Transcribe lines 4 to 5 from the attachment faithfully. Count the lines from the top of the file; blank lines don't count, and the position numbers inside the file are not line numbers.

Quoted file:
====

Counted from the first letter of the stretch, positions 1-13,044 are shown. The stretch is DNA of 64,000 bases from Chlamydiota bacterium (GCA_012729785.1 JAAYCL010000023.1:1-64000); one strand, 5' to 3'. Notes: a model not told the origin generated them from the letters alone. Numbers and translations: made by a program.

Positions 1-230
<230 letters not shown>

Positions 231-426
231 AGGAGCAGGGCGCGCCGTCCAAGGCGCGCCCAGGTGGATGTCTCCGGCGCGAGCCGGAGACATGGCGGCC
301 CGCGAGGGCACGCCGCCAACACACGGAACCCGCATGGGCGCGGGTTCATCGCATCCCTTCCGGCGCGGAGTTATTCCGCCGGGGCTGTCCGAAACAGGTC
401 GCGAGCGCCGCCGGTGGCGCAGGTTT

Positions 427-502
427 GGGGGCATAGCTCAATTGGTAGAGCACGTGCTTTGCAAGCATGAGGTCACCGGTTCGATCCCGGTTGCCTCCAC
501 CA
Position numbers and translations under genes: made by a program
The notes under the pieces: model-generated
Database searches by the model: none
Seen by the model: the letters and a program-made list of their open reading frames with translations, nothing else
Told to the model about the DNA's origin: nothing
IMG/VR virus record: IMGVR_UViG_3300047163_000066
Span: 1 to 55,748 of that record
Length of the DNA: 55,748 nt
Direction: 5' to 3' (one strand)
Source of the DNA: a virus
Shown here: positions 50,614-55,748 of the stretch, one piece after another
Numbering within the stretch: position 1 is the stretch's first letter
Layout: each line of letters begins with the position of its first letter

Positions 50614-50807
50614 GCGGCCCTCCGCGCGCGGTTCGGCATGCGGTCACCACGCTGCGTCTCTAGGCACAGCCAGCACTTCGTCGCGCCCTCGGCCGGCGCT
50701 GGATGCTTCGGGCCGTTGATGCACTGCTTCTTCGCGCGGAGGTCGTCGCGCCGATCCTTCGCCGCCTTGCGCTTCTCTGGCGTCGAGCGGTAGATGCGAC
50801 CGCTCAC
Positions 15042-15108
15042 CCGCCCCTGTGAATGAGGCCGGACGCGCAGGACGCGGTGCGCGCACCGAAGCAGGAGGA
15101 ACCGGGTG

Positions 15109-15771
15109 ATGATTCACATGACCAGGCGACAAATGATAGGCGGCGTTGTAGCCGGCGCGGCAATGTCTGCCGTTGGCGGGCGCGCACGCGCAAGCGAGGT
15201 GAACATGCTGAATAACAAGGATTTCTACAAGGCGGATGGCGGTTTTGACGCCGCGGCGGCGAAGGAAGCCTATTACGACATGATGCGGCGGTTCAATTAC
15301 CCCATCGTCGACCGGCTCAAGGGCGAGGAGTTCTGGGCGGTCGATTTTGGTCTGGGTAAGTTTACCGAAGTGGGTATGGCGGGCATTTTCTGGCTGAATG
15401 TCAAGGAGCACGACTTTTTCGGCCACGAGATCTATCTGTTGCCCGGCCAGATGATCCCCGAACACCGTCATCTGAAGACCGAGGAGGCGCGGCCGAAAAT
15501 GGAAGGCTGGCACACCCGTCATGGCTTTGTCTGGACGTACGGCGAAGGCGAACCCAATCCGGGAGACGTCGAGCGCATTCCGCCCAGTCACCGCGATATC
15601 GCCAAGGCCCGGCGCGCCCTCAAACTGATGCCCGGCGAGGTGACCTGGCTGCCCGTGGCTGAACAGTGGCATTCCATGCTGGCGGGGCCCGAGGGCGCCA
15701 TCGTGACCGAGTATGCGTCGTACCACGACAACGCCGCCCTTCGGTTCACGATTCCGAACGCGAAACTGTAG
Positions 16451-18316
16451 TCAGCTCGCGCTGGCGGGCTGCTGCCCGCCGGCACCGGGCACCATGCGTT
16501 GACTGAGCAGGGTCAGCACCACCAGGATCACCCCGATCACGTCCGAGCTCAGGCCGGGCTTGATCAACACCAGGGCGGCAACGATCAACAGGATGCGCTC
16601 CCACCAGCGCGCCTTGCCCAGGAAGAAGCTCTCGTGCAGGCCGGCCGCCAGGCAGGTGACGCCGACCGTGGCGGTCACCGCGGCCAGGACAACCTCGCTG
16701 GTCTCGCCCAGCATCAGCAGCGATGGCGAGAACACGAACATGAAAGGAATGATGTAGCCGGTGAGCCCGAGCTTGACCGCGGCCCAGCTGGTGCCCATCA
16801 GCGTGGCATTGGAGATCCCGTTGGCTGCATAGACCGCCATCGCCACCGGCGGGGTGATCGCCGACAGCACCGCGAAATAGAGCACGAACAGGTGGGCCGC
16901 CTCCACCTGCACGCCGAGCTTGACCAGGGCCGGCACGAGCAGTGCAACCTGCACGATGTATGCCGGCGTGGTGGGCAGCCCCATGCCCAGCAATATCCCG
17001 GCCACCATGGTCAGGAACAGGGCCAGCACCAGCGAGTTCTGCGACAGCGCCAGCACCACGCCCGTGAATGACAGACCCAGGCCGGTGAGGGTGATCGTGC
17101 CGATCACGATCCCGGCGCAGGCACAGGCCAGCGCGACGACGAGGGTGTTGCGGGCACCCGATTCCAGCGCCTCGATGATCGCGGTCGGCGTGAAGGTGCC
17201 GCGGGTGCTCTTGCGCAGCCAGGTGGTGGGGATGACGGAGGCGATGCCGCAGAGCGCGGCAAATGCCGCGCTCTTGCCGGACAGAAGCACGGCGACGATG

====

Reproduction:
Positions 231-426
231 AGGAGCAGGGCGCGCCGTCCAAGGCGCGCCCAGGTGGATGTCTCCGGCGCGAGCCGGAGACATGGCGGCC